Is there a psychological phrase when a subject seems to be following you around? I've been going through something like that over the last several months. Let me explain.
A while back, I picked up a copy of Jon Krakauer's "Under the Banner of Heaven." I had read his previous book on climbing Mount Everest, and it was terrific. It cured me of ever wanting to climb a huge mountain, not that I was thinking about it. Krakauer drastically changed subjects here, switching to an investigation of a murder involving a renegade branch of the Church of Latter Day Saints.
I've had a small interest in LDS ever since my next-door neighbors from my high school days were of that faith. They were nice folks, a little more family-oriented and insulated than the rest of us. Besides, I live about 80 miles from Palmyra, sacred ground to the LDS faith, and I've attended the Hill Cumorah pageant there. It's quite a production.
Krakauer's book is quite fascinating on its own merits. It talks about a fundamentalist branch of the LDS in which polygamy is practiced. Krakauer says the area of Colorado City, Arizona is a hotbed for the group. That got my attention. A few years ago, I drove through Colorado City, which is near the Utah border, on my way back from the north rim of the Grand Canyon. I didn't stop, by the way. The murder in question is a case of sect members hearing a voice from God ordering them to commit the crime, raising a variety of ethical questions in the process.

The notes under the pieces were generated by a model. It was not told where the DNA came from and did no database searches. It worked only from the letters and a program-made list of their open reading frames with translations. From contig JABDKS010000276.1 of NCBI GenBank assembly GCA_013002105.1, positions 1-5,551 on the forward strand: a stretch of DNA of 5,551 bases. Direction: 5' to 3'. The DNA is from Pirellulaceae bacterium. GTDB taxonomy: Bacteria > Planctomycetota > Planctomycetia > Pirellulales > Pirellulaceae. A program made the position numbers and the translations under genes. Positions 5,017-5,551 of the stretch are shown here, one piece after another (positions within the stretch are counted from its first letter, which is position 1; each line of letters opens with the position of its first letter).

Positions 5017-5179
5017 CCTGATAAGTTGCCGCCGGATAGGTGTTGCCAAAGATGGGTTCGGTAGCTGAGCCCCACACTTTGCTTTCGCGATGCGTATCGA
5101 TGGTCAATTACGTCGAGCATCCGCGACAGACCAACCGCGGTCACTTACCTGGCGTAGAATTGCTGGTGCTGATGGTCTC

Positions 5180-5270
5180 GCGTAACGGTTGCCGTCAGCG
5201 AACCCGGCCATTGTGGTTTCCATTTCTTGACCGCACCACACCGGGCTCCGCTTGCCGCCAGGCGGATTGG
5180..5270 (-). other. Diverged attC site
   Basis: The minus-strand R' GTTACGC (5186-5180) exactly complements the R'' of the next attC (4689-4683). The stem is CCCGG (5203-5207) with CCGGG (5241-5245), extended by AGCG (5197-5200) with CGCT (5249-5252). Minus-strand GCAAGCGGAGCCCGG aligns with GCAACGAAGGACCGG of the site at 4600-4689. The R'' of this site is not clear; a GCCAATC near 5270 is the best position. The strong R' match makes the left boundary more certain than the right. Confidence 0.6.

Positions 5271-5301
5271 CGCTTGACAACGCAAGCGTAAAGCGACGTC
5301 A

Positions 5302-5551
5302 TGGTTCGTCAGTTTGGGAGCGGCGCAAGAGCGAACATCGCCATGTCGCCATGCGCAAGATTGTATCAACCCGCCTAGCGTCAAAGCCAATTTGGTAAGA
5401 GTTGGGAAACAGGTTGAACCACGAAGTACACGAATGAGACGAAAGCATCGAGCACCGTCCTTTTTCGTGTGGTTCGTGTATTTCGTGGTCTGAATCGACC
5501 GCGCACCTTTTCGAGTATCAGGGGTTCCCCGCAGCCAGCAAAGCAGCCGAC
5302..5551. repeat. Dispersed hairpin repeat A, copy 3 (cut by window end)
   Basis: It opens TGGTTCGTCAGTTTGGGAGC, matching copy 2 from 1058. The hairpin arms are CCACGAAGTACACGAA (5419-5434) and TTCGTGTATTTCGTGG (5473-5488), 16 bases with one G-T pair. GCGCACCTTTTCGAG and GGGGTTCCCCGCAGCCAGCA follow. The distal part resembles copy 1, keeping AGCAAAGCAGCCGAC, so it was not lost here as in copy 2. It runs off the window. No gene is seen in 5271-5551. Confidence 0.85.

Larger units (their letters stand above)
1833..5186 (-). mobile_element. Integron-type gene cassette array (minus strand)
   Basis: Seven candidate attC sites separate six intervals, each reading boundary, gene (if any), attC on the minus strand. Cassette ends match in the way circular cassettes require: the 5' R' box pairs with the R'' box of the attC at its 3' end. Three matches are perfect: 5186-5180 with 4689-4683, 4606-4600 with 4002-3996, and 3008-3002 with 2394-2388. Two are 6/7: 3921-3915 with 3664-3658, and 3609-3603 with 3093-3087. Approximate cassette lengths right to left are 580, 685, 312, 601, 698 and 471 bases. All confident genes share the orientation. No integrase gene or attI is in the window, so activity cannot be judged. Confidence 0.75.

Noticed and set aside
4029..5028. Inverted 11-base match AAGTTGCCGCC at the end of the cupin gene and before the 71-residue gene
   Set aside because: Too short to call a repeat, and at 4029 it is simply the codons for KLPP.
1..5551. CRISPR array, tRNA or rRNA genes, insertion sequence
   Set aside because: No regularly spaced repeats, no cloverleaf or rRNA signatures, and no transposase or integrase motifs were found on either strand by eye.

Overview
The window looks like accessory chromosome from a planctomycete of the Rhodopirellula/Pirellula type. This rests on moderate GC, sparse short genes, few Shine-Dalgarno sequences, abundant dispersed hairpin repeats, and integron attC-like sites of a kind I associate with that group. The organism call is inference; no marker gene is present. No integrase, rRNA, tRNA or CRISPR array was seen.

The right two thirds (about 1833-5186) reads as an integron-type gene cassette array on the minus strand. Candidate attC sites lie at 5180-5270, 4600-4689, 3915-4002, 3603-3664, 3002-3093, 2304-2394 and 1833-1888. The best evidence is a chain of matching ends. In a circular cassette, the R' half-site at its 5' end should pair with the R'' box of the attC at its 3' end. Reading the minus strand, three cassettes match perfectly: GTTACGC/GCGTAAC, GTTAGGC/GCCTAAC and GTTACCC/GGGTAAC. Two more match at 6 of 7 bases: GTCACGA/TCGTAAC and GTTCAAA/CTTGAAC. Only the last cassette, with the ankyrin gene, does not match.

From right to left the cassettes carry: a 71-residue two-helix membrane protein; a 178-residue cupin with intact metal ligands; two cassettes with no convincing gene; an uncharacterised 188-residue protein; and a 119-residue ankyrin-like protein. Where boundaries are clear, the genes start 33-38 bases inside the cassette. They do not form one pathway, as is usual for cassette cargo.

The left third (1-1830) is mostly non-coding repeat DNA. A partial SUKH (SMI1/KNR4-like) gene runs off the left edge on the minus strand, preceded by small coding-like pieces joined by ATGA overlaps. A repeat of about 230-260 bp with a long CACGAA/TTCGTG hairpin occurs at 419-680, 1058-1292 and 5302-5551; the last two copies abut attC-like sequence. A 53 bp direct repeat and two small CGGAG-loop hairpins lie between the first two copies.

Later in the book, Krakauer points out that some of those 19th-century Mormons who believed in plural marriage had enough of the fighting in Utah and moved to Cardston, Alberta -- right near Glacier National Park, an upcoming vacation spot for me.
OK, that's all an interesting coincidence. Shortly after that, though, HBO started showing a quirky new series. Having missed some of the other ones like the Sopranos, I figured I would actually watch this one. It was called "Big Love." Yup, it's about a Utah man who owns a couple of big hardware stores ... and has three wives. One of the secrets of such an arrangement, apparently, is large doses of Viagra.
And then a short time ago, the FBI got into the act. It named Warren Jeffs one of its top ten most wanted. Jeffs is one of the leaders of the fundamentalist branch of the church, and has a variety of charges pending against him. When Jeffs' story became national news, Krakauer was interviewed at length on CNN about the group.
I'm not sure what the next step in this run will be, but it has been a little spooky. Maybe I'll put a Marx Brothers movie, "Animal Crackers," in the VCR, and watch a scene in which Groucho is on a ship with a couple of women. He suggests that he should marry both of them.
"That's bigamy," one of the women says.
"Yes, and that's big of me too. It'll be big of all of us. Let's be big for a change," he replies.
Always good to have Groucho supply the last word of any essay.